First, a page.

"Africa is a very diverse continent with very different culture, language, payment technology, legal systems, and more from one country to another, and that creates a lot of friction," Lyseggen says.

Even flying from one country to another relatively close by often requires leaving the continent entirely and flying back in, a huge added expense. Developing business relationships with different cultural and sociopolitical climates will undoubtedly bring out such unexpected challenges. Never assume any aspect of the process will go smoothly. Initial research -- and preferably hiring experts from the region to help with coordination -- will go a long way toward avoiding roadblocks that you might not have otherwise anticipated.

Limit your scope.

Initially, Lyseggen and his team thought about making the MEST program accredited. They planned to leverage the credentials of one of their partners, such as New York University or the University of Oxford, but they discovered that doing so might generate too many applications.

"We have a lot of applications now, but if this program was an accredited program -- and it was free, and it was a prestigious international institution -- we would have 10 times as many applicants."

With so many variables already in the air with a foreign investment plan, don't let an overly ambitious concept keep you from effective implementation. At least in the early days and years, keep your scope focused on the more elemental core concepts. If and when you've gained traction, there will always be room to expand.

Expect and push for quality.

Just because the going might get tough doesn't mean you should settle for lackluster results. After all, you're still investing dollars with the expectation of positive returns.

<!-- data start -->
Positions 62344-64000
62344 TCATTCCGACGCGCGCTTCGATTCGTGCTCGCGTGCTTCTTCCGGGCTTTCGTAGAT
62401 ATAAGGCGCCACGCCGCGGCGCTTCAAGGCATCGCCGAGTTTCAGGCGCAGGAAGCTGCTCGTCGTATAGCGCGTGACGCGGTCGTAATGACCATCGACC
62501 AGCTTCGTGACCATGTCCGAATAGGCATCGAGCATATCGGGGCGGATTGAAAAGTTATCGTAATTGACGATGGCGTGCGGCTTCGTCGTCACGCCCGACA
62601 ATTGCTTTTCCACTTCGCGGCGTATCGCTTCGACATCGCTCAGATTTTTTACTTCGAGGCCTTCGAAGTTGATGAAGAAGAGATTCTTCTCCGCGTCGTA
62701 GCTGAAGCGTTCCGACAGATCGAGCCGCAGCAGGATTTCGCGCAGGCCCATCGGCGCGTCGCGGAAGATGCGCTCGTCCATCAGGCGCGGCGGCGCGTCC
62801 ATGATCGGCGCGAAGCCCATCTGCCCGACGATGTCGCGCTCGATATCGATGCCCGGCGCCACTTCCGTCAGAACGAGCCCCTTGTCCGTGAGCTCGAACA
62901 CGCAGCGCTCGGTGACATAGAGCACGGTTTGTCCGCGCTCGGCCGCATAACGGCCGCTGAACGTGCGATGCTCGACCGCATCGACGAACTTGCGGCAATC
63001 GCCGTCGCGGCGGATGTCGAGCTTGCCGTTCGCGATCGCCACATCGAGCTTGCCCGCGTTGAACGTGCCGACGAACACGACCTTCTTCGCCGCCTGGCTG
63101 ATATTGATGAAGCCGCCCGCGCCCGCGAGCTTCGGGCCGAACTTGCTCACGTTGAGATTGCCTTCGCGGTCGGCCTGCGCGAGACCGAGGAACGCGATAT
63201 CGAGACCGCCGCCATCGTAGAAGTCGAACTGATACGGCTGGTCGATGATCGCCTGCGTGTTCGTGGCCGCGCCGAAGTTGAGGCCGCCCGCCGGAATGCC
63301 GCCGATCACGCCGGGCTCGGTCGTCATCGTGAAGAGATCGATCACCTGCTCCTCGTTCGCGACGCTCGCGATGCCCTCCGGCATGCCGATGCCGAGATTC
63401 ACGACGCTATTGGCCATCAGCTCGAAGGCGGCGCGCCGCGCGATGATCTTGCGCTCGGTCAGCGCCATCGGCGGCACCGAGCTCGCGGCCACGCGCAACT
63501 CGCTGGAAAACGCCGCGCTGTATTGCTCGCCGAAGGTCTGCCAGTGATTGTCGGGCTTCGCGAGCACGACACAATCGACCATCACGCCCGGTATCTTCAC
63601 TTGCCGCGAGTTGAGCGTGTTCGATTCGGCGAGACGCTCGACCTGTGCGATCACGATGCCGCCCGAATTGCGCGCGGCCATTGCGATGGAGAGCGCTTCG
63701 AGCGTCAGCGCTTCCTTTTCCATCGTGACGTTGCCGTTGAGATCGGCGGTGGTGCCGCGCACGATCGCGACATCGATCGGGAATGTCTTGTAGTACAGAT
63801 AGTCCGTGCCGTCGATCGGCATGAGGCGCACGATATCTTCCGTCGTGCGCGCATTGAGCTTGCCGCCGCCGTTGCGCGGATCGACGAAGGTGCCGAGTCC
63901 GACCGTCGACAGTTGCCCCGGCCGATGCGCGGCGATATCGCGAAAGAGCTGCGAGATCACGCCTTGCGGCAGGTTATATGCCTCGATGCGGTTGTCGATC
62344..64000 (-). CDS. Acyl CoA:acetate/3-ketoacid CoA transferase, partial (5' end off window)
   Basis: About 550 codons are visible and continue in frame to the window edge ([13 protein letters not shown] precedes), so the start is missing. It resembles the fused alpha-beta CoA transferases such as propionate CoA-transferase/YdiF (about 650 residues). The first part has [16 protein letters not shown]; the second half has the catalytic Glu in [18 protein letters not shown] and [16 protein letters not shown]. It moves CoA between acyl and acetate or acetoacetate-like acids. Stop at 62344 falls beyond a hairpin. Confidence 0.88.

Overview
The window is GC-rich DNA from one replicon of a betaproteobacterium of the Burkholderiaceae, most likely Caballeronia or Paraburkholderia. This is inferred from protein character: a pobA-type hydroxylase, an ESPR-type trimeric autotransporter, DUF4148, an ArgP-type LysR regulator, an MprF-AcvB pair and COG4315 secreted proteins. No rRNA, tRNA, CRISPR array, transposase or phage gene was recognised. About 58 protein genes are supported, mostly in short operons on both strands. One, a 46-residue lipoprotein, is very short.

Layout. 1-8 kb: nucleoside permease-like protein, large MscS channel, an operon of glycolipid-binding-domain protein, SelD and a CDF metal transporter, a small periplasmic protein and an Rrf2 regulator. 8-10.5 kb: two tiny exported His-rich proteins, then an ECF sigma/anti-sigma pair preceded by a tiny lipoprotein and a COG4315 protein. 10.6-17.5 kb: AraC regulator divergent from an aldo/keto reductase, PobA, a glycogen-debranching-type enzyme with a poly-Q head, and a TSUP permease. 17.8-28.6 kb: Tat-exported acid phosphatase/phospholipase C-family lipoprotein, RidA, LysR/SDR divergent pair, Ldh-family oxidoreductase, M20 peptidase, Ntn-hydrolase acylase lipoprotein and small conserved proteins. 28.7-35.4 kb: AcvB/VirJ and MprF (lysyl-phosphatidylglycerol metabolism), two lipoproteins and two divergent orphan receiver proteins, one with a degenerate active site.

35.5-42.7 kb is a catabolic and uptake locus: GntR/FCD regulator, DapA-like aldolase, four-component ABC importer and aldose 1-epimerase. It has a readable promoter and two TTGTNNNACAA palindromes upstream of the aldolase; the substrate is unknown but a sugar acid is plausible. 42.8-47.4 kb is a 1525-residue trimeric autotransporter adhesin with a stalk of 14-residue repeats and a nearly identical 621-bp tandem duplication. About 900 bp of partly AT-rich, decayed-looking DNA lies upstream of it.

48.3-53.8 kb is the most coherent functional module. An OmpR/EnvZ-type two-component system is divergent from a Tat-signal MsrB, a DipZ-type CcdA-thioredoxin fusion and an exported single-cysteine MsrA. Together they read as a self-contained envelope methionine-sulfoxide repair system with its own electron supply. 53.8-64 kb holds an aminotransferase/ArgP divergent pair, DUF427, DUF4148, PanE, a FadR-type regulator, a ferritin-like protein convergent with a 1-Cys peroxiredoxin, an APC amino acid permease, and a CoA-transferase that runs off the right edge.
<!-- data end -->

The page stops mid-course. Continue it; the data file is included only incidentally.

MEST is really a rigorous one-year boot camp. Lyseggen says it's not unusual for people to be brought close to tears because of the difficulty level: "As challenging as it is to get in, it's even harder to graduate." It's not an easy decision, but those who can't keep up with the standards are let go.

Don't listen to the naysayers.

Don't expect to be taken seriously right off the bat.

"Everyone thought we were just blue-eyed, naive, enthusiastic tree huggers that came and wanted to do well but would be disappearing very quickly after," Lyseggen says.

It took more than 200 interviews with NGOs, universities, entrepreneurs, software companies, and potential student donor programs to learn how things operated and how the program could be successfully shaped.

The goal of MEST isn't to create the next Mark Zuckerberg. A $10 million exit may be humble for Silicon Valley, but it's a lot of money in Africa. Kids straight out of school achieving that kind of exit have the capacity to inspire millions of peers.

"That's the purpose of our program," Lyseggen says. "If we are able to create these role models and if we are able to play a small role in inspiring the up-and-coming youth and contribute to establishing and building a prosperous software industry locally in Ghana and across Africa, then we have made something that's worthwhile."

If you like stories about entrepreneurs helping out underserved communities, check out some of the other stories in the series. Meet the entrepreneur who started a reality TV show featuring Lebron James in an effort to boost small businesses in Cleveland. Or, meet the entrepreneur helping thousands of disadvantaged kids learn personal finance.